triazole antifungal medication, itraconazole (Sporanox) is used for the
treatment of both superficial and systemic fungal infections. Successful
treatment of systemic or invasive fungal infections is dependent on consistent
plasma itraconazole levels.1-3 Unfortunately, the encapsulated
formulation of itraconazole has been associated with wide variability in plasma
concentrations due to variability in absorption in the gastrointestinal (GI)
tract. This variability can be exaggerated by coadministration with
antacids or proton pump inhibitors (PPI; e.g.., omeprazole, lansoprazole,
pantoprazole)4 Fortunately, this is not the case with the oral solution
or intravenous (IV) formulations of itraconazole.Why is there such variability in absorption with the encapsulated form of
One factor known to affect plasma concentrations is the ability of the capsule
to dissolve in the stomach so that the itraconazole can be released for
absorption in the GI tract. Proper dissolution of the encapsulated
itraconazole requires an acidic pH of 1-4 in the stomach.5 Itraconazole
is a highly lipophilic (lipid loving) weak base with a pKa = 3.7 (the pH where
it ionizes or is charged) that is insoluble in water.6 It is insoluble in
water because the pH of water is >4, thereby causing the itraconazole to be
in its nonionized state (without a charge). (Note: Particles in their
nonionized (or uncharged) state are more lipophilic and less soluble in water.)
Since orally delivered itraconazole is likely to be administered with
water and come in contact with the moisture in our oropharynx and esophagus,
encapsulating itraconazole protects it from being in an insoluble state until
gets into the stomach. Once the encapsulated itraconazole gets into the
stomach, the acidic environment will cause dissolution/disintegration of the
capsule and improved solubility of the itraconazole since it will be ionized or
charged and able to interact with fluids in preparation for delivery into the
duodenum (small intestine). This process will allow for more itraconazole
to be delivered into the duodenum where the pH becomes more alkaline/basic
(i.e. pH > 3.7) because of the bicarbonate secretions from both the bile and
pancreatic fluids. The alkaline environment of the duodenum then causes
itraconazole to be put back into its nonionized state. This change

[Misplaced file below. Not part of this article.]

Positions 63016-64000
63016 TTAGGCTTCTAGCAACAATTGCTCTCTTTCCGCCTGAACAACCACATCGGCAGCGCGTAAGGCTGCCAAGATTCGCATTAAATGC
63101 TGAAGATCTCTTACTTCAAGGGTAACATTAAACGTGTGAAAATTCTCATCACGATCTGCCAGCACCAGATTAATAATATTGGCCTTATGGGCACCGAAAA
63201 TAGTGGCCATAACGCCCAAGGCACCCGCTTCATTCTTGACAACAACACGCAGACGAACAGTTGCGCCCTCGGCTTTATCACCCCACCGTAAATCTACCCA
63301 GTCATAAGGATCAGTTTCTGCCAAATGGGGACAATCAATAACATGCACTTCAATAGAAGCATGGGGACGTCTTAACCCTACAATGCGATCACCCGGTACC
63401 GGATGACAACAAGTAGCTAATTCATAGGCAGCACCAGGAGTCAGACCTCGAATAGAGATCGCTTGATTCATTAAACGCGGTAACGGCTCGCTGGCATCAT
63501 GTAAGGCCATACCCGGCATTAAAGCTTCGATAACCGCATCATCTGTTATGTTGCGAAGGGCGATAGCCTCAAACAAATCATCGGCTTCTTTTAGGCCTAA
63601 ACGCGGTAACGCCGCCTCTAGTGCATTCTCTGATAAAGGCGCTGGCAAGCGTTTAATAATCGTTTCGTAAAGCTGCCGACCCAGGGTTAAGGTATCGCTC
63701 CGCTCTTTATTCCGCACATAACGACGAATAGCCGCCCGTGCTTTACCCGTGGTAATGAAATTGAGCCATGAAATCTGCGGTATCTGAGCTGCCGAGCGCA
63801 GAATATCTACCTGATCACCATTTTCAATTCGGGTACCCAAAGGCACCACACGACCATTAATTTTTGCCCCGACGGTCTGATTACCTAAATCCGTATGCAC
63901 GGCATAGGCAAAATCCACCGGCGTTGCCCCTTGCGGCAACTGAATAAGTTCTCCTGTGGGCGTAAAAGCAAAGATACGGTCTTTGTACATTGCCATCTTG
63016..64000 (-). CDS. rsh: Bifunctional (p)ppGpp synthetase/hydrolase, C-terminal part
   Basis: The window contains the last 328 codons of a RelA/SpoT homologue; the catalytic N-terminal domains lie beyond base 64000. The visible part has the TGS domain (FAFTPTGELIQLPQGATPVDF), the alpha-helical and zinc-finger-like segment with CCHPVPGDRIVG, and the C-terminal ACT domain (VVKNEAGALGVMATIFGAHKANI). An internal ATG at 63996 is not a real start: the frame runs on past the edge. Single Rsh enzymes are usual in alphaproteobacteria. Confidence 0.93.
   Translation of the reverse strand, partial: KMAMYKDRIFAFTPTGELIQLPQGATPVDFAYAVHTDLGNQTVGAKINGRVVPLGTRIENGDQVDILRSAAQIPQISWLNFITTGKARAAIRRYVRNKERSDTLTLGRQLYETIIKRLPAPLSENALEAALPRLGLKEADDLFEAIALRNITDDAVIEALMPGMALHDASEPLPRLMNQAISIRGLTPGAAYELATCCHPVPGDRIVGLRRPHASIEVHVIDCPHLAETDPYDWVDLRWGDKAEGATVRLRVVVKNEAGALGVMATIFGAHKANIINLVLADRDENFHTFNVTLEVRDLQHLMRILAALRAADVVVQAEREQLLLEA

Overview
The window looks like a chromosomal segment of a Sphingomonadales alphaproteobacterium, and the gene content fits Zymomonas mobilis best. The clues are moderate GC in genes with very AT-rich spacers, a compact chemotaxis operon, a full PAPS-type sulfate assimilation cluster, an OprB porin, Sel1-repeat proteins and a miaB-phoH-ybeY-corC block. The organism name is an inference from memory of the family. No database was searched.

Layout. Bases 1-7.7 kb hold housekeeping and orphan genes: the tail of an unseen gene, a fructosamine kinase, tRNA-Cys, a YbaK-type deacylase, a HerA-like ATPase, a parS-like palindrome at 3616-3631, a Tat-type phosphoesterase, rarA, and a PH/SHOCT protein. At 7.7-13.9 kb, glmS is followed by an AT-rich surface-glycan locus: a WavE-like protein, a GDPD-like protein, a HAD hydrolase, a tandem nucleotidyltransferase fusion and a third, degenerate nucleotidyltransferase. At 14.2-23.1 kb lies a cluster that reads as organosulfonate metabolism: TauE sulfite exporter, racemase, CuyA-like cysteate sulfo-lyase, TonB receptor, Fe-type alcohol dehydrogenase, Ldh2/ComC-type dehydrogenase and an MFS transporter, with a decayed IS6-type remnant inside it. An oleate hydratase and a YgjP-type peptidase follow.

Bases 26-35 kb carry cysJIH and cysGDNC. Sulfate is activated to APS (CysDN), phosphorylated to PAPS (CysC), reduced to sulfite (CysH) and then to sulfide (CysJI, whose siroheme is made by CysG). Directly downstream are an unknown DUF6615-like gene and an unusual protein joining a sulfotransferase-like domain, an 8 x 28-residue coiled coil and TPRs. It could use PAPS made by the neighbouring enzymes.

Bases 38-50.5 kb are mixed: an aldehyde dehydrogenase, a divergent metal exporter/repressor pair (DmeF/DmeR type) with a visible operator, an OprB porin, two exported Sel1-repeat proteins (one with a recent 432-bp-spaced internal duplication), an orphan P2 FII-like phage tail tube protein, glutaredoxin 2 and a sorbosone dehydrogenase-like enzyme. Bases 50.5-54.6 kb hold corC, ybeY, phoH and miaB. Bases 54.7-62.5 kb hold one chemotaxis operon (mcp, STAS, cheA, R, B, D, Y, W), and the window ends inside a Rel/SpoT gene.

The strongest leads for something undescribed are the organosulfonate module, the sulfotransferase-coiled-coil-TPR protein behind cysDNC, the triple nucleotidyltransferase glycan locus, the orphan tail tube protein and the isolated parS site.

promotes systemic absorption by crossing the cell membranes of the enterocytes
and via P-glycoprotein transporters in the lining of the lumen of the GI
tract. Therefore, anything that increases the pH above 3.7 (making the
gastric fluid more alkaline or basic) will decrease the
dissolution/disintegration of the encapsulated itraconazole and thus decrease
the amount of itraconazole available for absorption in the duodenum.4,5
Unfortunately, PPIs can easily increase the gastric pH > 4 for a significant
portion of each day by irreversibly inhibiting the proton pump located on the
luminal side of the parietal cells (or oxyntic cells).4,5,7-9
Is the reduction in absorption of itraconazole by PPIs clinically significant?
Yes. In fact, one pharmacokinetic study evaluating the coadministration
of omeprazole and oral itraconazole reported a 64% reduction in the mean area
under the curve (AUC) and a 66% reduction in maximal concentrations.4
Data such as this show why these reductions in absorption can increase the risk
for variations in plasma concentration and possibly decrease the therapeutic
efficacy of oral itraconazole. Interestingly, administering Coca-Cola (an
acidic beverage) with oral itraconazole can increase the absorption two fold in
most patients.10 While this may be helpful in some patients, it may not
be reliable. As such, the use of oral solution or IV itraconazole or
another recommended antifungal without dissolution concerns in the presence of
a PPI would be preferred.
- Poirier JM, Cheymol G. Optimization of itraconazole therapy using
target drug concentrations. Clin Pharmacokinet 1998;35:461-73.
A, Molitor E, Hahn C et al. Antifungal prophylaxis with itraconazole
in neutropenic patients with acute leukemia. Leukemia
MA, Verhoef GE, Zachee P et al. Antifungal prophylaxis with
itraconazole in prolonged neutropenia: correlation with plasma levels.
S, Sriwiriyanjan S. Effect of omeprazole on the pharmacokinetics of
itraconazole. Eur J Clin Pharmacol 1998;54:159-61.
D, Pavao JH, Wu J et al. Effect of cola beverage on the
bioavailability of itraconazole in the presence of H2 blockers. J Clin
- Itraconazole (Sporanox) product package insert. Janssen Pharmaceutica N.V. Titusville, NJ. April 2008.
RA, Shi H, Karol MD et al. The comparative effects of lansoprazole,
omeprazole, and ranitidine in suppressing gastric acid secretion. Clin
- Pisegna JR. Treating patients with acute gastrointestinal bleeding or rebleeding. Pharmacotherapy 2003;23:81S-86S.
- Welage LS. Pharmacologic properties of proton pump inhibitors. Pharmacotherapy 2003;23:74S-80S.
S, Kleepkaew A. influence of an acidic beverage (Coca-Cola) on the
absorption of itraconazole. Eur J Clin Pharmacol 1997;52:235-7.